Computing in the Age of the $1,000 Genome: Xconomy to Convene Leaders of New Era in Personalized Medicine
An incredible innovation story has been unfolding the past few years in DNA sequencing, giving rise to one of today’s grand challenges of computing. New DNA sequencing tools in development are said to have enough horsepower to decipher the complete 3-billion-letter signature of an individual’s DNA for under $1,000, and possibly with as little as 15 minutes of crunching. If this can truly be done on a large scale, scientists say it could clear the way for a more personalized brand of medicine.
We are fortunate in Seattle to live in one of the few places on Earth with the necessary cluster of computing and life sciences talent that it will take to put together this puzzle. That’s why I’m thrilled to say today that Xconomy will bring together world leaders from the Northwest, and from the San Francisco Bay Area, for a truly special half-day summit on February 7 called “Computing in the Age of the $1,000 Genome.”
This will be a star-studded event from beginning to end, featuring interactive conversations with scientists, entrepreneurs, and investors. Here’s the lineup of confirmed speakers.
—Leroy Hood, the co-founder and president of the Institute for Systems Biology, Seattle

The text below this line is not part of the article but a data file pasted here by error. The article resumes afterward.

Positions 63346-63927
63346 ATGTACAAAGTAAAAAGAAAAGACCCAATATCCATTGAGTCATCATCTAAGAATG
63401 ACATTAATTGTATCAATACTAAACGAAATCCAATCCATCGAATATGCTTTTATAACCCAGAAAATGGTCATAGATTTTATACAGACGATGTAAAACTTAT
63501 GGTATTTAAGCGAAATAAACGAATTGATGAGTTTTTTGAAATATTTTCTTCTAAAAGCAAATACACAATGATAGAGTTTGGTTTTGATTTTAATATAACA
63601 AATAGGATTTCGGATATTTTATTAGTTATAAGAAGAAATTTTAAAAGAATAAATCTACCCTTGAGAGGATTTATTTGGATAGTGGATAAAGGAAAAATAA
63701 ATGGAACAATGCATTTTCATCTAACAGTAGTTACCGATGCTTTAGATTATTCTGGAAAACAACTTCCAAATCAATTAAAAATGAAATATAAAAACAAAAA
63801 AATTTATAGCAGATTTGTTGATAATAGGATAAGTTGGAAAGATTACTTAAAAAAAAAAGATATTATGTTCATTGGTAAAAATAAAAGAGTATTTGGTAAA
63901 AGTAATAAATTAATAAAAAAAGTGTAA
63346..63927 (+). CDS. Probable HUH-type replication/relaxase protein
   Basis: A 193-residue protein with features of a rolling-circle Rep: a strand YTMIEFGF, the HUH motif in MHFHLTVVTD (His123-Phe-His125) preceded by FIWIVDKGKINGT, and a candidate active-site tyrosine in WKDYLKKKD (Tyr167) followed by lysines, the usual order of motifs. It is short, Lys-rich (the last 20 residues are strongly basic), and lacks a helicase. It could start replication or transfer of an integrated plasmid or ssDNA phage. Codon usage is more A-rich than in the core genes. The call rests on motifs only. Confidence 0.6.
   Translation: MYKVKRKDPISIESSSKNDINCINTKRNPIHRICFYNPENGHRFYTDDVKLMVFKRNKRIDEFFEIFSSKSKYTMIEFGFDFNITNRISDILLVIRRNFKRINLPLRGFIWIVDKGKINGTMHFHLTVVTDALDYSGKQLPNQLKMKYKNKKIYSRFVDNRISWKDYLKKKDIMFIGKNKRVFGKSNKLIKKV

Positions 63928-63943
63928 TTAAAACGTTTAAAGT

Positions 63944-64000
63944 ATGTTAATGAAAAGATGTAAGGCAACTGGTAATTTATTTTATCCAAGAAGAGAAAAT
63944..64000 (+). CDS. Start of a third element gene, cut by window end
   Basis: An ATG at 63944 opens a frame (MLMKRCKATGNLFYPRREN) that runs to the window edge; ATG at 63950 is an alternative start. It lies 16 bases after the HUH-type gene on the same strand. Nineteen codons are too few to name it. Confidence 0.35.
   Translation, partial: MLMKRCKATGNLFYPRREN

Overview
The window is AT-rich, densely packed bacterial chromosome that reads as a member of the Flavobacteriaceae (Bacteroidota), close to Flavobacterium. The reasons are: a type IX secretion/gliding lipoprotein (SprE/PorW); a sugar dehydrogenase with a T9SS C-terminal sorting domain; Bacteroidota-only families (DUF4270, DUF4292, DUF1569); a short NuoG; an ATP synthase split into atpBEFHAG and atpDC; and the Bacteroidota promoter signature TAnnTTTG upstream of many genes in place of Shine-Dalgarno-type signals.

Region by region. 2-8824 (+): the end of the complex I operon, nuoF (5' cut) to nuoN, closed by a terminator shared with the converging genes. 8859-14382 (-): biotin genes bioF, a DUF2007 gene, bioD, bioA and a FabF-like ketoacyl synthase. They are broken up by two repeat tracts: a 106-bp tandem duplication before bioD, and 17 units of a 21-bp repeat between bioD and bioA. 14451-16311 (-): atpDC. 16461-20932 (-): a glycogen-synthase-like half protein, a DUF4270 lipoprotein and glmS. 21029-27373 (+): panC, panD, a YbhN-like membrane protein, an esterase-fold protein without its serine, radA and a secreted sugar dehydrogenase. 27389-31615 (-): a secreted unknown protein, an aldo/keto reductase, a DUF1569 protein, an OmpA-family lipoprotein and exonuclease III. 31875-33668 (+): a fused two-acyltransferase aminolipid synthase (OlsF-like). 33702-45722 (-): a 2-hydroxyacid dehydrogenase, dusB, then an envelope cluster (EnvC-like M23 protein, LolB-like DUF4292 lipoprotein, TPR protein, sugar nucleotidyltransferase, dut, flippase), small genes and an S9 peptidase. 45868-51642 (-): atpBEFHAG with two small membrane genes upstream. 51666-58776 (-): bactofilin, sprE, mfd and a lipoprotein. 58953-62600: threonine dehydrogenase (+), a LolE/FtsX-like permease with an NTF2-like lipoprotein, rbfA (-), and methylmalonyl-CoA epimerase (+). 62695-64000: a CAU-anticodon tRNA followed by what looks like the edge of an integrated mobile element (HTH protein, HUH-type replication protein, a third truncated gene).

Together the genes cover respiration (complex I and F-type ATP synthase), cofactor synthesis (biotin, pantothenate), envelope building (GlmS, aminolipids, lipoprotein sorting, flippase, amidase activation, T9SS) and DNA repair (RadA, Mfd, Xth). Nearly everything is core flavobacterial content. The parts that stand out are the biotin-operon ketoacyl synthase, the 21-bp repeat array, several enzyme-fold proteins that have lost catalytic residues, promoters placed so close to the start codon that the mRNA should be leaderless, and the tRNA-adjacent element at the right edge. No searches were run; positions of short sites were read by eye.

—Cliff Reid, co-founder and CEO, Mountain View, CA-based Complete Genomics
—Eric Schadt, chief scientific officer, Menlo Park, CA-based Pacific Biosciences
—Jim Karkanias, senior director, applied research and technology, Microsoft Health Solutions, Redmond, WA
—Deepak Singh, senior business development manager, Amazon Web Services, Seattle
—Rowan Chapman, partner, Menlo Park, CA-based Mohr Davidow Ventures
—Andreas Sundquist, co-founder and CEO, Palo Alto, CA-based DNANexus
—Ilya Kupershmidt, co-founder and VP of products, Cupertino, CA-based NextBio
—Rob Arnold, president, Seattle-based Geospiza
—Tim Hunkapiller, Seattle-based consultant, Life Technologies
Of course, this wouldn’t be a realistic conversation without talking about the barriers standing in the way of a future based on genomic medicine. There are still immense challenges to be confronted before this vision can become reality. For starters, the genomic data will need to be stored, secured, backed up, analyzed, and visualized in order for it to live up to its promise.
Still, many of today’s high-tech leaders, including Amazon and Microsoft, see big opportunities in helping overcome those challenges through their cloud computing technologies. And while an earlier generation of entrepreneurs struggled to build businesses around software for managing genomic data, a new wave of startups is emerging to tackle the challenge anew.
This without question will be one of the biggest innovation stories in the world over the coming decade, with the potential to forever change the way we think about health and wellness. It’s often said that we as journalists get a front row seat to history in the making. I feel like this is one of those moments, and I feel privileged to invite you to come meet the newsmakers in person, and to pepper them with a few questions of your own about how this is supposed to go from concept to reality.
This event will take place from 2 pm to 6 pm on Monday, February 7, at Swedish Medical Center’s James Tower Auditorium. You can find more information and reserve a seat here at the registration page. See you there on February 7.